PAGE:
The Great Outdoors

The lessons of the wild cannot be taught in a brick-and-mortar classroom, which is why camps and expeditions remain popular even in the digital age. Here are some of our top picks.

by / Published: 27 Sep 2016

The Great Outdoors


Schools aren’t just concrete walls and wooden desks – sometimes they can be pitched tents on the jungle undergrowth, a kayak on a churning river or ropes on a sheer rock face. At least, that’s what places like Outward Bound Sabah and Wilderness Malaysia think.

The original Outward Bound was a non-profit educational organisation that sought to build character and leadership by taking participants on challenging learning expeditions outdoors, and Sabah hosts the only Outward Bound centre in Borneo. Situated on 100 acres of a former rubber plantation with easy access to various natural landmarks, the centre can easily host activities such as sailing, kayaking and camping, or organise longer expeditions to the Tunku Abdul Rahman Marine Park and Mount Kinabalu.

In the same vein, Wilderness Malaysia also takes the ‘experiential learning’ approach by taking to the outdoors to host corporate team building activities, school field trips or recreational adventures, which can be tailored as necessary. One of the highlights of their programmes is the Tall Ship Training atop the S.T.S Puteri Mahsuri – a literal voyage of discovery where participants will learn to navigate, plot sea charts and set sail, which is often paired with shore expeditions to islands and beaches.

Being exposed to a challenging, stimulating environment builds character, which is a part of growing up oft neglected in traditional, academic-focused school systems. While you’ll no doubt pick up practical skills like rope-tying and raft-building, the experience is also a good way to put life into perspective as well as honing your critical thinking and problem solving abilities.

Don’t worry if you’re not quite the next Bear Grylls yet as teachers will be watching over the groups. After all, that’s what you’re there to learn! Having said that, they won’t step in unless they’re needed to, allowing the students to truly learn through experience.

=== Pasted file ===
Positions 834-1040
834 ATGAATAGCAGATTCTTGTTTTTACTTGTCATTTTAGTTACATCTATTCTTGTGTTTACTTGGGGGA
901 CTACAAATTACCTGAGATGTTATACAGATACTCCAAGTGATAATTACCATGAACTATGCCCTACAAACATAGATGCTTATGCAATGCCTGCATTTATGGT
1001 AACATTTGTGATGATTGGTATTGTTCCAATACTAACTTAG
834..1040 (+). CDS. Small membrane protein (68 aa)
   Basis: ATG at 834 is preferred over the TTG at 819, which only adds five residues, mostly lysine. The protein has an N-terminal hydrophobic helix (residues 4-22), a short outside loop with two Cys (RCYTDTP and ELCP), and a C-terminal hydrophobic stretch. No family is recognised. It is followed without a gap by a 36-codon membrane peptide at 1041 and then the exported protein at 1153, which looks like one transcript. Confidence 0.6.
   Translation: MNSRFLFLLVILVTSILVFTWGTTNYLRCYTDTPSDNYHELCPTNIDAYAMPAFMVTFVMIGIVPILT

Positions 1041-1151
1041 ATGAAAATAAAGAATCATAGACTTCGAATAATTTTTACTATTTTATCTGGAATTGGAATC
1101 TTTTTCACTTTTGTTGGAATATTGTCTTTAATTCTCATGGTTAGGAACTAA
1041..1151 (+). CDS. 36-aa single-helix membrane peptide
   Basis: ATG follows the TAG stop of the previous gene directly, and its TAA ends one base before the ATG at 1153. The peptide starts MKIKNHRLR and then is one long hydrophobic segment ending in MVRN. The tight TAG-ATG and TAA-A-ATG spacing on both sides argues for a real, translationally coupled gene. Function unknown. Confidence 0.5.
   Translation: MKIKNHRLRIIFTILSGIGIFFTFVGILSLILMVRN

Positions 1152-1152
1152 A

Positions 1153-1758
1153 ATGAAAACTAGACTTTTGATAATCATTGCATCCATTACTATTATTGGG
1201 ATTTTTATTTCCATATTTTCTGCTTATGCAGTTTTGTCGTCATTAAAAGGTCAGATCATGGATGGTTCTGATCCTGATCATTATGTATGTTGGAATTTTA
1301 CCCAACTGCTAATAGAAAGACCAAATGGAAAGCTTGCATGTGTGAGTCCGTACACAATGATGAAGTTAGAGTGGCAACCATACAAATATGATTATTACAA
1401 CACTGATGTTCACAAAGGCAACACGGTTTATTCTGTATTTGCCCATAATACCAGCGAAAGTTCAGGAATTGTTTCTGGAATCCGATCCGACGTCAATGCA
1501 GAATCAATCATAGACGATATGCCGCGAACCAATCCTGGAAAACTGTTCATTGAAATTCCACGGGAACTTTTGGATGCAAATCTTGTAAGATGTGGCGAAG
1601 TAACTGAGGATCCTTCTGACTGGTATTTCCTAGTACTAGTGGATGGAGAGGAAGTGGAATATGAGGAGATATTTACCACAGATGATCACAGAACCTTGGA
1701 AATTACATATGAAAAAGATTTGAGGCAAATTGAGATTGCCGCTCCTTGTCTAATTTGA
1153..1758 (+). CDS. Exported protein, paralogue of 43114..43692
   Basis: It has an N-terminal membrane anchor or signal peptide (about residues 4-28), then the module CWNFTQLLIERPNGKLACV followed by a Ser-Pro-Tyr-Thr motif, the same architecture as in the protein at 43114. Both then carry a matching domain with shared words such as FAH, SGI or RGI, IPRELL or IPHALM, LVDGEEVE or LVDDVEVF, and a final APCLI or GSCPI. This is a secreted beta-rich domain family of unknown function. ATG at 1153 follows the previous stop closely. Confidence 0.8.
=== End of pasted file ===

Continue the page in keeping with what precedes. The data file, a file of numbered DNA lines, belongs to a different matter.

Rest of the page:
Jungle trekking or hiking is a great way to commune with nature for a few hours, but have you ever thought about putting up for a whole night (or three) in the jungle? If you have but aren’t sure about how you’ll fare roughing it out in the wild, that’s where the Malaysian Jungle Training School comes in.

The Malaysian Jungle Training School specialises in training people in bushcraft, jungle survival and environmental awareness, spanning everything from basic emergency response and camp making to campsite selection and equipment packing. You’ll also learn about snakebite first aid and how to identify other tropical hazards among many useful survival skills. Challenge yourself and build your self-independence with this ultimate walk on the wild side.

On a larger scale, nothing brings people together better than having to depend on each other for survival, particularly if you’re deep in the jungle and far away from civilisation. That’s why the jungle is also a top destination for team building activities as organised by Team Building Malaysia. Their Adventure Team Building Packages range from single-day to three-day expeditions conducted by professional facilitators, with programmes designed to encourage teamwork and creativity.

The extensive list of activities includes rappelling, canoeing, whitewater rafting, mountain climbing, jungle trekking and night solo walks just to start. Through these, the organisation hopes that participations will walk away with better geographical and environmental knowledge as well as greater self-confidence, ability to reason and teamwork skills, which are just as important for school and the office as in the great outdoors.